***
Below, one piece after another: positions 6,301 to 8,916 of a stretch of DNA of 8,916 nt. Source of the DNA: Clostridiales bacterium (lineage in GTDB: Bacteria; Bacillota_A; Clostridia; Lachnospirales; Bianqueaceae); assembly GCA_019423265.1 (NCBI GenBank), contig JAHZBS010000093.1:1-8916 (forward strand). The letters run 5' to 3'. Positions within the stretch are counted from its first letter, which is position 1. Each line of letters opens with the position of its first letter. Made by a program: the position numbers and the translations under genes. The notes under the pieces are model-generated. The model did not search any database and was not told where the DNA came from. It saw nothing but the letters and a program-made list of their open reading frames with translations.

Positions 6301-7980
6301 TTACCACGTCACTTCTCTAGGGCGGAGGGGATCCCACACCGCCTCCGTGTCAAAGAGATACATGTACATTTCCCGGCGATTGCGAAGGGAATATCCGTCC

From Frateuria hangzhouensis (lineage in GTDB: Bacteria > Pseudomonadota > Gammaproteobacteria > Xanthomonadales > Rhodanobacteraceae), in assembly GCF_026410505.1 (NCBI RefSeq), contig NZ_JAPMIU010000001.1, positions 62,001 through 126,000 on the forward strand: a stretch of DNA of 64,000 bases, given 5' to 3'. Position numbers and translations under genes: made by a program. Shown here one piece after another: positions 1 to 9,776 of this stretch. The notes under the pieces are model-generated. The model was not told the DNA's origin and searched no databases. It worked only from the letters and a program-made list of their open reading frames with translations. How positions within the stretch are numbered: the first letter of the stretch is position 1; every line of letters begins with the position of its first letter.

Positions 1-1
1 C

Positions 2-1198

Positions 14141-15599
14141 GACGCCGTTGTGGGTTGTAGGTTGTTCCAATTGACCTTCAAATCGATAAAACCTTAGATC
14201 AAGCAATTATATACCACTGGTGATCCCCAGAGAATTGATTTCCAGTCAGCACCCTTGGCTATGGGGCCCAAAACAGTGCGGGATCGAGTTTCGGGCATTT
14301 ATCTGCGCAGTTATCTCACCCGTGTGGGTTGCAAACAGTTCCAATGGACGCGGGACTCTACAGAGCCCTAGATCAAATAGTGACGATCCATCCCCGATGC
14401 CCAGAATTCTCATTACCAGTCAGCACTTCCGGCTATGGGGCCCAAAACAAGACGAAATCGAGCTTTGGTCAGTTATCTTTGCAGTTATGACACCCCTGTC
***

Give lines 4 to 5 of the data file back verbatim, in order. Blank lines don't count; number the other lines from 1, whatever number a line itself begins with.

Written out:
From Frateuria hangzhouensis (lineage in GTDB: Bacteria > Pseudomonadota > Gammaproteobacteria > Xanthomonadales > Rhodanobacteraceae), in assembly GCF_026410505.1 (NCBI RefSeq), contig NZ_JAPMIU010000001.1, positions 62,001 through 126,000 on the forward strand: a stretch of DNA of 64,000 bases, given 5' to 3'. Position numbers and translations under genes: made by a program. Shown here one piece after another: positions 1 to 9,776 of this stretch. The notes under the pieces are model-generated. The model was not told the DNA's origin and searched no databases. It worked only from the letters and a program-made list of their open reading frames with translations. How positions within the stretch are numbered: the first letter of the stretch is position 1; every line of letters begins with the position of its first letter.

Positions 1-1